Wimmer, Wimmer and Dancers, the Philadelphia-based troupe at the Marvin Theater last night, was so pious in its efforts to portray peasant life in all its raw primitivism that one almost felt guilty at not being able to respond more fervently to the attempt. The concept seemed admirable, but the results rather hallow.
The Wimmers are sisters -- Lynne, a choreographer, and Gayle, a fiber artist -- who have collaborated in a 90-minute work called "Village," inspired by travels in remote Greek settlements. The nine dancers of the troupe don't enact a story, but rather present a series of motifs, some rooted in village tasks and ritual and others more directly flavored by folk dance. A tape collage, ranging from choric chants and instrumental dances to such ambient sound as lowing cattle and thrashing surf, accompanies the work's two sections, devoted to the land and the sea. The decor -- the backdrop, for example, a kind of abstract laundry line which evokes now tents, now sails, now a raging sea -- is an integral element in the performance.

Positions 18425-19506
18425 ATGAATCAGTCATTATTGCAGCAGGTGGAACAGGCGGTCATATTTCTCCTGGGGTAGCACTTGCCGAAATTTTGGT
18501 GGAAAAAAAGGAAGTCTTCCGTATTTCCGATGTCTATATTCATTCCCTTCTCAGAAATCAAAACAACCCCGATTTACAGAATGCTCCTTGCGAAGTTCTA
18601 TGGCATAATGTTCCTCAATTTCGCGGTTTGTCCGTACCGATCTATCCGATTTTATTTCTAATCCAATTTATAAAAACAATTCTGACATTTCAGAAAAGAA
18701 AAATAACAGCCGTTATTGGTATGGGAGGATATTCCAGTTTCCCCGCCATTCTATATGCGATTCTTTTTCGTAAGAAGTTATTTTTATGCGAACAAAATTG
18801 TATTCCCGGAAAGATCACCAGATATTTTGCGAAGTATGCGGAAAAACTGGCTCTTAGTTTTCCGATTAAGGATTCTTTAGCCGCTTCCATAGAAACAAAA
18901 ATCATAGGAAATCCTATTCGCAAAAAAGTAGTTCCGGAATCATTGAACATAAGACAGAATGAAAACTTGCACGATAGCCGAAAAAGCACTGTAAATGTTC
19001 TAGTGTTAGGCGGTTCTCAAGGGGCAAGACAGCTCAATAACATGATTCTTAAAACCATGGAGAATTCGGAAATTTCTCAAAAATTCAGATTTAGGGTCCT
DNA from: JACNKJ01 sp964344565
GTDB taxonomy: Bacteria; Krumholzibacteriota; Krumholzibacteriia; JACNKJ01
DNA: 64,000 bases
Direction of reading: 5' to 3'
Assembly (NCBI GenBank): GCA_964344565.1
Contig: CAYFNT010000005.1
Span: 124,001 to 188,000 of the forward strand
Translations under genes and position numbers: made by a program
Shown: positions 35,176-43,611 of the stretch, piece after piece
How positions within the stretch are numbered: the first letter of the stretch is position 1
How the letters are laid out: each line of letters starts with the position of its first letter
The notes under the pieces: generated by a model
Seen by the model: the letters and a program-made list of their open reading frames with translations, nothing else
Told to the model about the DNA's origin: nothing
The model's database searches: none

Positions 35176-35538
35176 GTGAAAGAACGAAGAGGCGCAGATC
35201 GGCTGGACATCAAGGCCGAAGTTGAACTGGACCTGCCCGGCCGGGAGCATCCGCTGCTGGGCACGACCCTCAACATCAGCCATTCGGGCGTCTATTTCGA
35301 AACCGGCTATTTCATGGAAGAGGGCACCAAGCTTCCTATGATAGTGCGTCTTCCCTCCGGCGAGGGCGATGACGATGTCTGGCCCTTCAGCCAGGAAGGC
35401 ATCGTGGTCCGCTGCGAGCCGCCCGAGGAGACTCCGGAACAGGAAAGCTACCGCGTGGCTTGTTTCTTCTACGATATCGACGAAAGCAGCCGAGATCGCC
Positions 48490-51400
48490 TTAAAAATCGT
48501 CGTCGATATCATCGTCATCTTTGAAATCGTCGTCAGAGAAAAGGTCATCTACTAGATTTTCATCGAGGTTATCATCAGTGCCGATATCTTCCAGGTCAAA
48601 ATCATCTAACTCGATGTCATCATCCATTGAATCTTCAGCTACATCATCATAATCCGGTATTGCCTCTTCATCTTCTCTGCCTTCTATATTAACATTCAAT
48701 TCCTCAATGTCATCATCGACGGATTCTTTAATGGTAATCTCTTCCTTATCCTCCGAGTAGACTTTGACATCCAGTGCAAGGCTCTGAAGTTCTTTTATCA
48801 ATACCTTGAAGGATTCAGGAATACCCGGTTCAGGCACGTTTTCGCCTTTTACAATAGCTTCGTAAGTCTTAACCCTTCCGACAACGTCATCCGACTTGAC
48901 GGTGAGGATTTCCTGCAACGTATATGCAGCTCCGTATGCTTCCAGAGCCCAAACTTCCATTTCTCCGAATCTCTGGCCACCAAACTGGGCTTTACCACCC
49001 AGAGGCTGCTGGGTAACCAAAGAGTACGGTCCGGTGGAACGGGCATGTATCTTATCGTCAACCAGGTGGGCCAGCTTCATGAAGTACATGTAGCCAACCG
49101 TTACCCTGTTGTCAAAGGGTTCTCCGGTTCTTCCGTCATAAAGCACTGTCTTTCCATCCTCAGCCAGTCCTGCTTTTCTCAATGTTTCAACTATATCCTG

The dancers are mostly anonymous figures, but several "characters" are distinguishable -- a sort of demented town crier, a unitard-clad mermaid, a symbolic woman in white, presumably a death spirit.
"Village" inevitably calls to mind Kei Takei's "Light," but it has none of the latter's mystery or organic unfolding. For all its striving for elemental pathos and sincerity, "Village" doesn't get beyond surfacy impressionism, with a kind of scrubbed, artsy-craftsy look -- it's picturesque, but boring.